MacRobert award 2017


The Royal Academy of Engineering MacRobert Award is the premier prize for innovation in UK engineering. It is awarded annually for an outstanding example of innovation that has achieved commercial success and is of benefit to society. It seeks to demonstrate the importance of engineering and the contribution of engineers and scientists to national prosperity and international prestige.

The award was founded by the MacRobert Trust and first presented in 1969. Every submission is reviewed by a panel of judges drawn from the Academy’s Fellowship and across engineering. The award honours the winning company with a gold medal and the team members with a prize of £50,000. Here, Ingenia showcases the three finalists for this year’s award in alphabetical order. The winner will be announced at the Academy Awards Dinner on 29 June 2017.



Darktrace’s Enterprise Immune System uses AI algorithms that mimic the human immune system to defend enterprise networks of all types and sizes.

Security software traditionally relies on reinforcing the perimeter of the computer network, in an attempt to stop cyber attackers from gaining access to internal systems. It is reliant on predefining what ‘malicious’ looks like, applying rules or signatures that identify known threats. However, insider and advanced threats have proven capable of overcoming the increasingly porous border because they are not predictable and blend into the background of day-to-day network activity.

Darktrace’s Enterprise Immune System, developed by mathematicians and software engineers from the University of Cambridge, is a technology platform that uses unsupervised machine learning to defend organisations against advanced cyber-attacks from within computer networks, by identifying their emerging indicators.

By applying unsupervised machine learning to the evolving challenge of cyber security, Darktrace has developed a new approach that addresses this problem in a more effective way.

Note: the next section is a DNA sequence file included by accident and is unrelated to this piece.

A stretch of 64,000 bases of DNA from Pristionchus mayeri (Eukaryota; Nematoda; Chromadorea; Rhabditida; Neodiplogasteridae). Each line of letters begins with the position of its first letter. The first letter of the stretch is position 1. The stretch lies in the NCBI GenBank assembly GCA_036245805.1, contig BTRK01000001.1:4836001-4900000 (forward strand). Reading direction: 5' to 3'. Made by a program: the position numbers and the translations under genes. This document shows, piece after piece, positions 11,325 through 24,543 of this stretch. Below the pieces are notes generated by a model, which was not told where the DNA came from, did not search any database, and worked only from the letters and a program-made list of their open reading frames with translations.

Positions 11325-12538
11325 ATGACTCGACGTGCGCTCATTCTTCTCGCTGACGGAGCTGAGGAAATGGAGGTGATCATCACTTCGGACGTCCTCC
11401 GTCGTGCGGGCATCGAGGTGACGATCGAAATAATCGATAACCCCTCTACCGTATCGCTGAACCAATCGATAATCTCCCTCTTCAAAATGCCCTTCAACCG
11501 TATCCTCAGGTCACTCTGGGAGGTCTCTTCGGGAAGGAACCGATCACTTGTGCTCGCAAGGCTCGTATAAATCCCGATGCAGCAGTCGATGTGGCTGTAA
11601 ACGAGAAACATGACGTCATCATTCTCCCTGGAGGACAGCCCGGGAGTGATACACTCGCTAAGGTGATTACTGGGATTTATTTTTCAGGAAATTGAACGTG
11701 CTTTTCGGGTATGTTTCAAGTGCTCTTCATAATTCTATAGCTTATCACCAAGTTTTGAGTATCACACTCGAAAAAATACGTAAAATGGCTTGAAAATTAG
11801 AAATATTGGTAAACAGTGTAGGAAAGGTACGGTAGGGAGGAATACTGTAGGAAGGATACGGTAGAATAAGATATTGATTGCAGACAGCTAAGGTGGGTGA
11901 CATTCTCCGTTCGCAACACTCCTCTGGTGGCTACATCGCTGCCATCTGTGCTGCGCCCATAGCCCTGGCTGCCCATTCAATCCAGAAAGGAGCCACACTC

The Enterprise Immune System works on the principle that all networks are ‘compromised’ to some extent. The technology works by using unsupervised machine learning algorithms to form an understanding of what represents ‘normal’ activity for every user, device and network. Based on this evolving ‘pattern of life’ for an organisation, the AI algorithms can identify what is ‘abnormal’ and likely to be suspicious or threatening activity and can issue an automatic response akin to ‘digital antibodies’ to neutralise an attack that is in progress. The technology works in real time and continually refines its understanding of ‘normal’, which means that it recalibrates its assumptions in the light of organisational evolutions.

The ability to continually learn and update its understanding, based on evolving evidence, is key to the innovation. Machine learning can be hard to get working outside of labs in real-world, live data scenarios. While no two networks are alike, Darktrace overcomes the challenge of learning ‘normal’ for environments as diverse as industrial control systems, banking infrastructures and small businesses, without requiring configuration or manual tuning.

DarktruceDarktrace’s AI technology detects and neutralises emerging cyber-threats by issuing an automatic response akin to digital antibodies © Darktrace

Similar to the human immune system, the principle of the Enterprise Immune System is to continually learn what is normal for its environment and detect early indicators of threats, before they escalate.


Cyber risk is at the top of the international agenda, as high-profile breaches raise fears that cyber-attacks and other security failures will endanger the global economy. Therefore, defending both organisations and individuals is important in order to safeguard enterprises, industries and jobs, as well as protecting critical infrastructure.

In addition to the threat of data loss, Darktrace can defend against attacks on the integrity of data. Amid political upheaval in many parts of the world and a loss of confidence in public authorities, Darktrace shines a light into complex environments and helps catch attacks in their nascent stages. In doing so, it can help restore the public’s confidence in organisations as diverse as banks who manage their bank balances and healthcare providers that produce blood test results – systems that rely on data being scrupulously accurate.